No Korean auto pact: Ontario By Tony van Alphen Torstar wire service


he Ontario government is demanding Ottawa exclude the auto sector from free trade talks with Korea because of potential harm to the industry. Joe Cordiano, Ontario minister of economic development and trade, says he’s asked the federal government for the exclusion because the sector is experiencing serious competitive challenges and doesn’t want a deal with Korea to worsen conditions. “We’re not mincing words on this,” Cordiano says. “We want to be very clear about our position that we want to set aside the auto sector in the negotiations. The industry has screamed loud and hard that it will be detrimental to them if we don’t get it excluded.” Bob Klager, director of communications for International Trade Minister David Emerson, says it’s unclear whether he had received a letter outlining the request. The federal government has been negotiating with Korea for a year for a comprehensive free trade deal. But some Canadian auto makers and parts producers fear they won’t receive the same access to Korea as companies from that country will get to Canada. Earlier this year, Steven Landry, chairman of DaimlerChrysler Canada Inc., expressed fears that federal trade negotiators were ignoring industry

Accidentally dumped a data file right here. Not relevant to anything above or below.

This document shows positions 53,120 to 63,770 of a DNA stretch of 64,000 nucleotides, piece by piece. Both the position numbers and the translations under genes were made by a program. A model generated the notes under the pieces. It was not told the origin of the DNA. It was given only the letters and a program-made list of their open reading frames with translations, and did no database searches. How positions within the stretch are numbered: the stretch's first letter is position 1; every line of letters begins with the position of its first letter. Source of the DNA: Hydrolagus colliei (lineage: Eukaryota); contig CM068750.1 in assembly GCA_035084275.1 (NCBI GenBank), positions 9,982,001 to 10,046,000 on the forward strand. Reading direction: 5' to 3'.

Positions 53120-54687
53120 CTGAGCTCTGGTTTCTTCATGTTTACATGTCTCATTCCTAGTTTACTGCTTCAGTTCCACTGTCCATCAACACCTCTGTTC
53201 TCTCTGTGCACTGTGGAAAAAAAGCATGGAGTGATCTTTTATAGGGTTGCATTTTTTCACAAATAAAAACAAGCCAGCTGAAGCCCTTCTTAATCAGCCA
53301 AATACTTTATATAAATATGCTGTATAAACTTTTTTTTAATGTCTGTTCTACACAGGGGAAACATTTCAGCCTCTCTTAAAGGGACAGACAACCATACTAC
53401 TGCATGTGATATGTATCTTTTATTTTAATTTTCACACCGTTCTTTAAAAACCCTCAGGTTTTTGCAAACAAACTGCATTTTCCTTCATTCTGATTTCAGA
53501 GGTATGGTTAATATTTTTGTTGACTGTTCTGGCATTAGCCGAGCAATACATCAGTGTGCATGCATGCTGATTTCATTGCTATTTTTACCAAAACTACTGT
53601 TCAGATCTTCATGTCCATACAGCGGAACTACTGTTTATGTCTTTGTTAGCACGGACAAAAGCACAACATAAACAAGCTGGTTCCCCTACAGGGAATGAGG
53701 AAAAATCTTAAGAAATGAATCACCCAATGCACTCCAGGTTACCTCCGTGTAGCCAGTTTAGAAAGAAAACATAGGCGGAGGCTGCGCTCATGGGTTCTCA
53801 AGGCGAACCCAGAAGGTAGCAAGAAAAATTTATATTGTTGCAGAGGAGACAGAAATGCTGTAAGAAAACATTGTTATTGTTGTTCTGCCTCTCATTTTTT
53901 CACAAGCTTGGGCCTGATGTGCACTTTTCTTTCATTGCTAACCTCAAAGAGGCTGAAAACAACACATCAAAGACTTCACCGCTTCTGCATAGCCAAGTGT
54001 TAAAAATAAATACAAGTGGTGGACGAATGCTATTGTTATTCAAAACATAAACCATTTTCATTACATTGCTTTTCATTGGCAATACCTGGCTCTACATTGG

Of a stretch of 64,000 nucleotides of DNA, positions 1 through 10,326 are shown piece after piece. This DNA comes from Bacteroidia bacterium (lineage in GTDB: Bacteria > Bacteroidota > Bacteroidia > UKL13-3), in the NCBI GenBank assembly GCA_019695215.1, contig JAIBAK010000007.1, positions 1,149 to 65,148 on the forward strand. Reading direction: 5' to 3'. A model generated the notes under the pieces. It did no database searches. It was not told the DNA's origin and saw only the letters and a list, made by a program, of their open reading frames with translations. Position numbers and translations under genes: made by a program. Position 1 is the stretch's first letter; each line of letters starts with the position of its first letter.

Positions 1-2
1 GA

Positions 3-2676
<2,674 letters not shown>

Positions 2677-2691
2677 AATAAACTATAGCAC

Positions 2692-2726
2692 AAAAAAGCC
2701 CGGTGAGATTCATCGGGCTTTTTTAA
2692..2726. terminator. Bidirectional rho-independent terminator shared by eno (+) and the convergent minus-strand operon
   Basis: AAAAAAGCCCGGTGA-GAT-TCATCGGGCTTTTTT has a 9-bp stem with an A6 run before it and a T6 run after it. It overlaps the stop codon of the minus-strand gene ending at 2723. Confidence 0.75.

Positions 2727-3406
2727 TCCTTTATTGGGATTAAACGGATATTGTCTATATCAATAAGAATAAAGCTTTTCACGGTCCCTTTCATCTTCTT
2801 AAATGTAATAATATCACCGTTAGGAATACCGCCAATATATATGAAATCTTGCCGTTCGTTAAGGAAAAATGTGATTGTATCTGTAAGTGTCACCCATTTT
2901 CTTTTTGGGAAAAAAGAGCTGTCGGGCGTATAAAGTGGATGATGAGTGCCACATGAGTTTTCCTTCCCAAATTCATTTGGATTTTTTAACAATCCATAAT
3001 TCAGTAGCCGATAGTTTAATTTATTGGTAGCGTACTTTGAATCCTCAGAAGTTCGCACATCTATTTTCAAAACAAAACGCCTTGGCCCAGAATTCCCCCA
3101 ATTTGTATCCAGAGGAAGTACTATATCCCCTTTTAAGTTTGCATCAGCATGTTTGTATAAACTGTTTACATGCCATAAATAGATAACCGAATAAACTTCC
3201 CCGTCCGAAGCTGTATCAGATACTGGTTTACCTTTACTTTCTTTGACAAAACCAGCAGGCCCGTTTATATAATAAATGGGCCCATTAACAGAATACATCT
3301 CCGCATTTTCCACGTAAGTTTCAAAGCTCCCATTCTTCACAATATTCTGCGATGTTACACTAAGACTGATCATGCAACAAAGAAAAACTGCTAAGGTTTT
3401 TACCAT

concerns and racing to a deal. Cordiano says the Ontario government agrees about the need to avoid any possible negative fallout for the industry. All of Canada’s 11 assembly plants and most of the parts sector are concentrated in southern Ontario. Cordiano says a Korean free trade deal could trigger a flood of Korean auto imports, which would only exacerbate the Canadian industry’s problems. General Motors and Ford are in the middle of major restructurings in North America, which include their Canadian operations because they have too much production capacity amid falling demand. Many autoparts companies are also struggling because of price pressures from customers and higher material costs. Korea is Canada’s seventh-largest trading partner. Bilateral merchandise trade climbed to $8.1 billion last year and the federal government says a deal would enhance access and open doors in neighbouring China and Japan. Meanwhile, Cordiano says he met with officials of Ford Motor Co. in Detroit earlier this week to emphasize that his government and other stakeholders are ready to work with the company to ensure the future of plants in St. Thomas and Windsor. Ford expects to announce more plant and job cuts in North America during the next few months. The St. Thomas assembly operation is considered a possible candidate for closing.


SEPTEMBER 10, 2006

PGA drug tests looming

Baseball briefs and predictions

By Dave Fescuk Torstar wire service

But AL Central getting dicey; Twins look to knock Sox off